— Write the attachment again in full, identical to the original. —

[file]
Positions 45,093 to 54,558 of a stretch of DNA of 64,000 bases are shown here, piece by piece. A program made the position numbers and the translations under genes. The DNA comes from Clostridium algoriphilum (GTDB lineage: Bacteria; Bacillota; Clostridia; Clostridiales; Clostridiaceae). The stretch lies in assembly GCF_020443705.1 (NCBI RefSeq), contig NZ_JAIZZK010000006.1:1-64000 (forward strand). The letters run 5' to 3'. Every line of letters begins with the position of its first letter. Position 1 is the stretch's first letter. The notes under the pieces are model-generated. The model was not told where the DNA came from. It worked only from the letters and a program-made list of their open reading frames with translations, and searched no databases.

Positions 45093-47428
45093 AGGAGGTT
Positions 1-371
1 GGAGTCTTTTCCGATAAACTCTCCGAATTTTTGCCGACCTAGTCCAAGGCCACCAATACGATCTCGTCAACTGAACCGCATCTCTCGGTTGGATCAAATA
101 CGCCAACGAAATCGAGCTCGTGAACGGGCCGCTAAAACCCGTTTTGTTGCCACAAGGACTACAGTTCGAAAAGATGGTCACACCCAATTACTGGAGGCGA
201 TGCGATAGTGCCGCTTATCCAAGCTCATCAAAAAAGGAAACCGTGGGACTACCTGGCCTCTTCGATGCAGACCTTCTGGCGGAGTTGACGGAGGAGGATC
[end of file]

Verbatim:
Positions 45,093 to 54,558 of a stretch of DNA of 64,000 bases are shown here, piece by piece. A program made the position numbers and the translations under genes. The DNA comes from Clostridium algoriphilum (GTDB lineage: Bacteria; Bacillota; Clostridia; Clostridiales; Clostridiaceae). The stretch lies in assembly GCF_020443705.1 (NCBI RefSeq), contig NZ_JAIZZK010000006.1:1-64000 (forward strand). The letters run 5' to 3'. Every line of letters begins with the position of its first letter. Position 1 is the stretch's first letter. The notes under the pieces are model-generated. The model was not told where the DNA came from. It worked only from the letters and a program-made list of their open reading frames with translations, and searched no databases.

Positions 45093-47428
45093 AGGAGGTT
Positions 1-371
1 GGAGTCTTTTCCGATAAACTCTCCGAATTTTTGCCGACCTAGTCCAAGGCCACCAATACGATCTCGTCAACTGAACCGCATCTCTCGGTTGGATCAAATA
101 CGCCAACGAAATCGAGCTCGTGAACGGGCCGCTAAAACCCGTTTTGTTGCCACAAGGACTACAGTTCGAAAAGATGGTCACACCCAATTACTGGAGGCGA
201 TGCGATAGTGCCGCTTATCCAAGCTCATCAAAAAAGGAAACCGTGGGACTACCTGGCCTCTTCGATGCAGACCTTCTGGCGGAGTTGACGGAGGAGGATC